Palestinian youths took to the streets with rocks and bottles to confront the Israelis, who opened up with rubber-coated bullets and tear-gas. Fifteen Palestinians and two Israelis were injured in Monday's clashes.
Sarah al-Tamari, a member of the Palestinian Legislative Council from Bethlehem, blamed the Israelis for the violence and accused them of deliberately shooting the young Palestinian dead.
Cook had to cancel his trip to Bethlehem and his visit to occupied Arab Jerusalem was further marred when Israeli police arrested the two Palestinian guards detailed to provide security for a meeting with a senior Palestinian official in the city.
Though the lunch engagement with Feisal Husseini in an East Jerusalem hotel went ahead the row outside was a considerable embarassment. When Cook and his guards got to the American Colony Hotel an Israeli policeman tried to join him but was asked to stay outside.
Israeli police rapidly descended on the hotel demanding that the two Arab guards give themselves up -- which they did after a 50 minute stand-off. They were then charged with attacking the Israeli policeman ordered out of the building.
"The Israelis were trying to humiliate not just us but the whole British delegation," Feisal Husseini said afterwards.
Just another day in occupied Palestine. And if Israeli premier Ehud Barak thinks that opening a land-corridor is enough to assuage Palestinian anger he is much mistaken. In fact the Israeli leader gave no indication of any new thinking during Cook's tour.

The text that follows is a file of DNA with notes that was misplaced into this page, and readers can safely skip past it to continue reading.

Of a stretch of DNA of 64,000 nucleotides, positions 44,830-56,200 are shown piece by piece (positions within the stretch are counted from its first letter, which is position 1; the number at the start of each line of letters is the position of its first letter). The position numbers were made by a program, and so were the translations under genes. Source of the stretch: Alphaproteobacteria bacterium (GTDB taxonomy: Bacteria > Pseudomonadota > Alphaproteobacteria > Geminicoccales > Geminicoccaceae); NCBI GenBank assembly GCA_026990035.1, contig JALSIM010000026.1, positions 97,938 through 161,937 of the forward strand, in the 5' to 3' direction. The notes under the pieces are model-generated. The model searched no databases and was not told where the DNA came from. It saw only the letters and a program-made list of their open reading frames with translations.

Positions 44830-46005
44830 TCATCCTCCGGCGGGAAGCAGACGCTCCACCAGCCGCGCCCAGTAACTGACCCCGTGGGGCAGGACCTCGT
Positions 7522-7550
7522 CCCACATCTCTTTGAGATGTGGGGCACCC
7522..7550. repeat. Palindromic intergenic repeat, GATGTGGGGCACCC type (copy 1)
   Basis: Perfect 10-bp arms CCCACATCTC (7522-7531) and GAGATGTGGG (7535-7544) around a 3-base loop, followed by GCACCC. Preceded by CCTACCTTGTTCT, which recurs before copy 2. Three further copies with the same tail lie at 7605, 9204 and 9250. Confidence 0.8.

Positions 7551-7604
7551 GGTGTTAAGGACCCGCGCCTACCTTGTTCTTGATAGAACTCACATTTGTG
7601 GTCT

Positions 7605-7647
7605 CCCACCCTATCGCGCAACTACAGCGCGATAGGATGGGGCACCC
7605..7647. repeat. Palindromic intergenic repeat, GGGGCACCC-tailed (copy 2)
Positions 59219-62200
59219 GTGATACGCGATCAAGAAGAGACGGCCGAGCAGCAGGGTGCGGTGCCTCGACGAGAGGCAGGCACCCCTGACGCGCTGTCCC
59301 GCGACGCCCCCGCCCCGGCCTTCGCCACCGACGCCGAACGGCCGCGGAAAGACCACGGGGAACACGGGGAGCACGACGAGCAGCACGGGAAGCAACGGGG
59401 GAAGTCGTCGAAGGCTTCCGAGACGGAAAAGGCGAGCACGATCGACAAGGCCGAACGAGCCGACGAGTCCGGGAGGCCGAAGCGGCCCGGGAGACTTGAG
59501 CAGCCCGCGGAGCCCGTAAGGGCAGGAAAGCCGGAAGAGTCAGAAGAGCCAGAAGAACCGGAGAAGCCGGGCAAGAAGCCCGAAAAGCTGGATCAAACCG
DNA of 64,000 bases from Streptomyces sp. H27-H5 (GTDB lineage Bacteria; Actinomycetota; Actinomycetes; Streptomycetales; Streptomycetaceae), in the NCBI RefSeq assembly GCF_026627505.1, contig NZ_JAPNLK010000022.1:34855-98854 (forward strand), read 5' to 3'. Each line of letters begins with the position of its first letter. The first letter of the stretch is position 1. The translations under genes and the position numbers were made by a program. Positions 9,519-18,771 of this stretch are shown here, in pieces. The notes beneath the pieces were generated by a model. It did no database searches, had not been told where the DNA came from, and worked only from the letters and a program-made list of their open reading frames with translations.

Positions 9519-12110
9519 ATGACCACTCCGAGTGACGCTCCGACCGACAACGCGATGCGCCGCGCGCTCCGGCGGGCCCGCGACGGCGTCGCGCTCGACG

But reports that the United States is planning to purchase the occupied Golan Heights from Israel in order to hand it over to Syria shows that Washington and Tel Aviv may be at last willing to normalise relations with Syria and Lebanon.
The report, in the London based Arab paper Al-Zamun, states that the United States has offered $20 billion to buy the occupied Golan Heights from Israel -- leaked they say by a supporter of the hard-line Likud bloc in the Israeli embassy to try and mobilise American Zionist opinion against the offer.
The money would go to compensate Israel for the return of the Heights and would be earmarked for further arms purchases from the United States.
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THREE peace activists were declared not guilty last week of causing E80,000 worth of damage at a Trident nuclear submarine base after Sheriff Margaret Gimblett ordered a jury to acquit them because the weapons programme is iilegal under international law and so they had committed no crime.